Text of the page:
An annotated list of web sites I've worked on
I have created, re-designed, and/or maintain several intranet, extranet, and Internet websites. Of course, the intranet and extranet sites are hidden behind firewalls, and I am unable to showcase them. Below are sites that are available on the Internet.
The basic thrust of my web design career has been oriented toward content
rich sites, putting a premium on usability and
enabling the user to quickly access
the information needed, without excessive download waits, and with a minimum of "clicks".
Issues of "accessibility" involve more than ensuring that a public
useable by the blind and visually impaired -- users may have old computers
with older-version browsers, may have slow dial-up lines, or may be accessing
Please note that if you are viewing this page from a graphical
browser, "clicking" the links below will open another window; however,
for most browsers, if you leave that new window open, any subsequent "clicks" will merely refresh the new window with the desired page.
Partners Health Online
[courtesy of the Internet Archive])
Partners Health Online was a project of Partners' Clinical Systems Research & Development group. Developed under the direction of Rita Zielstorff, R.N., M.S., the site was intended to serve as the common basis for health care information for all Partners institutions that cared to take advantage of it. The team consisted of myself as "web geek," a Nurse information specialist, and a part-time copy editor.
I designed the architecture of the site using an Access (later MS SQLServer) database to contain the information, serving pages dynamically using Cold Fusion technology. Unavailable for display is the ColdFusion-driven forms based editing system I developed for adding new pages, topics, and categories,
and updating content text.
Since we hoped that the site would be used by different Partners institutions whose own web sites had their own "look and feel", I created separate Cascading Style Sheets and special
Cold Fusion templates that would change the appearance of the site,
with the change of a single parameter. So, for example, the
link from the website of Brigham & Women's Hospital looked a lot like the other BWH pages at the time, whereas the
link from Mass. General's website looked more like one of its pages.
In 1994, I was a member of the City of Newton Citizens' Telecommunications Policy Advisory Committee. I was also using the then-new technology known as "The World-Wide Web" in my working life, creating HTML pages to document the software applications I developed. I volunteered to create a prototype City website, and, obtaining free web space from Software Tool and Die, a local ISP, I created and launched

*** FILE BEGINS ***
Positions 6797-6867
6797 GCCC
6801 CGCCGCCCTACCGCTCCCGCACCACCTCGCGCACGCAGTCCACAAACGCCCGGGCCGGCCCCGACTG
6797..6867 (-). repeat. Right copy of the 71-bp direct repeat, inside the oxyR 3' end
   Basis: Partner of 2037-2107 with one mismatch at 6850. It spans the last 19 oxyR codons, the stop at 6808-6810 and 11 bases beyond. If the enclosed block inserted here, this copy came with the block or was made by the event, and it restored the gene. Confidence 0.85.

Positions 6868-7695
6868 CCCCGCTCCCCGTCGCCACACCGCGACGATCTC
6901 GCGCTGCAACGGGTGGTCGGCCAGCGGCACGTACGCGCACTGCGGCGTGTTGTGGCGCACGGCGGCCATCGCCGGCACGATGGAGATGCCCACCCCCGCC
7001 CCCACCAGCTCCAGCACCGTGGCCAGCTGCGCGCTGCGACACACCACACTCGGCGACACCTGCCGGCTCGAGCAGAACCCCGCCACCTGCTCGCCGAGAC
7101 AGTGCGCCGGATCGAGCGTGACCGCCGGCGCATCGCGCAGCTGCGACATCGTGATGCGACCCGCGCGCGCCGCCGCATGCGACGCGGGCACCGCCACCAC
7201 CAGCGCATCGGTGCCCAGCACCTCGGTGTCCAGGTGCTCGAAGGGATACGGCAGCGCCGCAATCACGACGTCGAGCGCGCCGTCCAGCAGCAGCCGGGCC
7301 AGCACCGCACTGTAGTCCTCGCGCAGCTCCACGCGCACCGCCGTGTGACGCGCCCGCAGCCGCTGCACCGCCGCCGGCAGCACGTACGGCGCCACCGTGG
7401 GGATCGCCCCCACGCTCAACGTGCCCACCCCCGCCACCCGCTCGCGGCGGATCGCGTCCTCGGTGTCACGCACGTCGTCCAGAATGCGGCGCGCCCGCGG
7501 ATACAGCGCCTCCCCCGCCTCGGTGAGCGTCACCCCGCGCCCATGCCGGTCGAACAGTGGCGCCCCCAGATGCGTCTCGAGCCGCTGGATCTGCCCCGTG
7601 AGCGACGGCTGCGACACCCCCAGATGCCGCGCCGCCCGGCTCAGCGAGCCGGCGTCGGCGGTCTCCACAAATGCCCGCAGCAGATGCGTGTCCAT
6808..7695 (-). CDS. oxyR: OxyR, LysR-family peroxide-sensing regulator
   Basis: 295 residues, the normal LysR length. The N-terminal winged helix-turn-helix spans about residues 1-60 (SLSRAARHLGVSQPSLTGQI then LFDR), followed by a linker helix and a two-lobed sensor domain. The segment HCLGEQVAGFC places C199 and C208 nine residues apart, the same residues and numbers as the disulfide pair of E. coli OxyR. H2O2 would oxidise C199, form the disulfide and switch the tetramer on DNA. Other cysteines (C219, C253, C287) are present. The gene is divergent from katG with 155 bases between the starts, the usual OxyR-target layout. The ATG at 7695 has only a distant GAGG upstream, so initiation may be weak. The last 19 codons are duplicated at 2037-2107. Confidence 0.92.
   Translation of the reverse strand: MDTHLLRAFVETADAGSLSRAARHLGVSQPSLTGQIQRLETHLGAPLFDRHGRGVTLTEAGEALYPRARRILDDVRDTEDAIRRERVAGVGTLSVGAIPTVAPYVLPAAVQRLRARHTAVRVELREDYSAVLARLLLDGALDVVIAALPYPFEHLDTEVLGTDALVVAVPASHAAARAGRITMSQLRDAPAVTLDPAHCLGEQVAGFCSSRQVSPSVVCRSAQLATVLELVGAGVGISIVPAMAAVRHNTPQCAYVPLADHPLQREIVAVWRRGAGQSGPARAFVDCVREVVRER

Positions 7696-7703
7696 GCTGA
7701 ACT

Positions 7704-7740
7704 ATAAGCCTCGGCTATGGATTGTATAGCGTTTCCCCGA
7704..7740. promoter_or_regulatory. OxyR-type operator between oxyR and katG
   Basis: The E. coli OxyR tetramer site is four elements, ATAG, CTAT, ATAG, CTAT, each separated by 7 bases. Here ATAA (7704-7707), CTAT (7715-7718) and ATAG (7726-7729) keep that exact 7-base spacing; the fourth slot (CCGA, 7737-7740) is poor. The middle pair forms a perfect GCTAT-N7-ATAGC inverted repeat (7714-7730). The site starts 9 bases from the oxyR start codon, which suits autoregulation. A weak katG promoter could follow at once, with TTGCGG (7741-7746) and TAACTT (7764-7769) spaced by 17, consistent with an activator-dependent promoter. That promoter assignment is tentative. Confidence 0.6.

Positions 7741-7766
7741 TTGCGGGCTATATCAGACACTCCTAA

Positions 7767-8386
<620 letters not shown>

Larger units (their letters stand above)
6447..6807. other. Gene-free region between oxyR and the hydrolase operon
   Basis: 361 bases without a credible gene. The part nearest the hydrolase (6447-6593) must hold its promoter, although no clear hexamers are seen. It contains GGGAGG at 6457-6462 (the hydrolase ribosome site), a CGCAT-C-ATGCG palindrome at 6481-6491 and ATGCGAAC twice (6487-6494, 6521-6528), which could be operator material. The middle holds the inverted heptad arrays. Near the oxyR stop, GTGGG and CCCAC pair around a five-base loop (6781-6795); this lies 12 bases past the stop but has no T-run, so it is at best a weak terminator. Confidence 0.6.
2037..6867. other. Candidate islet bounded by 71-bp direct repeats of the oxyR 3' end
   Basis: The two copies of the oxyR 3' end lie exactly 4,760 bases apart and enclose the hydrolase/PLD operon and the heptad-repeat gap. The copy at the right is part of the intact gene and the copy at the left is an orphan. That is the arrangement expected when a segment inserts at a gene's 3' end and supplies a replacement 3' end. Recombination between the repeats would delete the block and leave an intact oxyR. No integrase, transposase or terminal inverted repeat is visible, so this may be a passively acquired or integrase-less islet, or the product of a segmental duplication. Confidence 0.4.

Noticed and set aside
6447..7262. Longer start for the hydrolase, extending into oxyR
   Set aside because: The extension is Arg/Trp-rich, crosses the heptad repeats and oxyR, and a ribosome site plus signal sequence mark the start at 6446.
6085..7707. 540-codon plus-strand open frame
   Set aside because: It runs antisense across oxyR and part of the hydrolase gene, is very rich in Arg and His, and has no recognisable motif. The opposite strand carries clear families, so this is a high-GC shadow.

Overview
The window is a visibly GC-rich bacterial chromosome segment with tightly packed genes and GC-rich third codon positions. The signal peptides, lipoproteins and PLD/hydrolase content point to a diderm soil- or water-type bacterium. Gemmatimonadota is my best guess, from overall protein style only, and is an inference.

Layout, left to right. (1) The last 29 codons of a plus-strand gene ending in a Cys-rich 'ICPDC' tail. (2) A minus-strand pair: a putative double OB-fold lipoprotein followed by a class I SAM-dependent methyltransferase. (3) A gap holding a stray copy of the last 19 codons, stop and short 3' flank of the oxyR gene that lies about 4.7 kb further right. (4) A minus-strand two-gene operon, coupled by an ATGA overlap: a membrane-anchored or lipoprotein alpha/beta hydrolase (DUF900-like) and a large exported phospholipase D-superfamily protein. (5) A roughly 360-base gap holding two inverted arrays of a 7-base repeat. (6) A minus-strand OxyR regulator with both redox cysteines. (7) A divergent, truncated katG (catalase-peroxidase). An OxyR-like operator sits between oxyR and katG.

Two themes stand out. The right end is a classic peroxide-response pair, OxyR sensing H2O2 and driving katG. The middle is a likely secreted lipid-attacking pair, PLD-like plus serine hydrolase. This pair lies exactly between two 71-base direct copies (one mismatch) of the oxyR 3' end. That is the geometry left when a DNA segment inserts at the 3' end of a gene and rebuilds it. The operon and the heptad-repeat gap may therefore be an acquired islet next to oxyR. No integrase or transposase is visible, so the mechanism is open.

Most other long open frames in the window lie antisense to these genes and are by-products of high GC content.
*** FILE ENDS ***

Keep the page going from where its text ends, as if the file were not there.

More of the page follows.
Unofficial City of Newton Web Pages".
The site was an immediate hit, and, by the middle of 1995, I used it as the
basis for two sites: The City of Newton, Mass., Government Web Site, the official face of the city; and The Newton, Mass., Citizens Web Pages, a volunteer, non-profit site dedicated to promoting civic and cultural life in Newton.
I maintained the "official" site as a consultant to the Newton Free Library until December of 1997, by which time they had achieved the in-house expertise to develop and maintain it themselves. Unfortunately, the Internet
Archive has only preserved the main page of the site before it went in-house --
and that with the graphics broken. You can see it at
Newton League of Women Voters
This website grew out of a request from the League of Women Voters for
the City of Newton to host pages devoted to the League's work.
Since that request was really outside the charter of the City's web site,
I volunteered to design and host the site as a sub-site on the
Citizens Web Pages. As of December, 2004, the League is now maintaining
its own site, hosted by the national organization. You can, however,
see the site as it looked in February, 2004, courtesy of the Wayback Machine
New England M Users Group
via the Internet Archive)
This is a site that I redesigned. The original site was frames-based, and, if a user had stumbled on an "inner page" via a search engine, he or she was unable to navigate to any other page on the site, due to the lack of hypertext links. I removed the frames design, and ensured that there were "table of contents" links on each page, both top and bottom, and generally made the site more maintainable. As a member of NEMUG, I continued to maintain this site as a volunteer for more than 5 years until the spring of 2005.
This is another site I completely redesigned. Thanks to the Internet Archive (web.archive.org), you can
view the old site.
Besides re-organizing the pages, adding a Cascading Style Sheet (CSS), and "thinning out" the index page, I designed and implemented a set of Server Side Include modules, so the owner of the site can now maintain the site by himself, editing, adding, and removing entire categories as well as pages.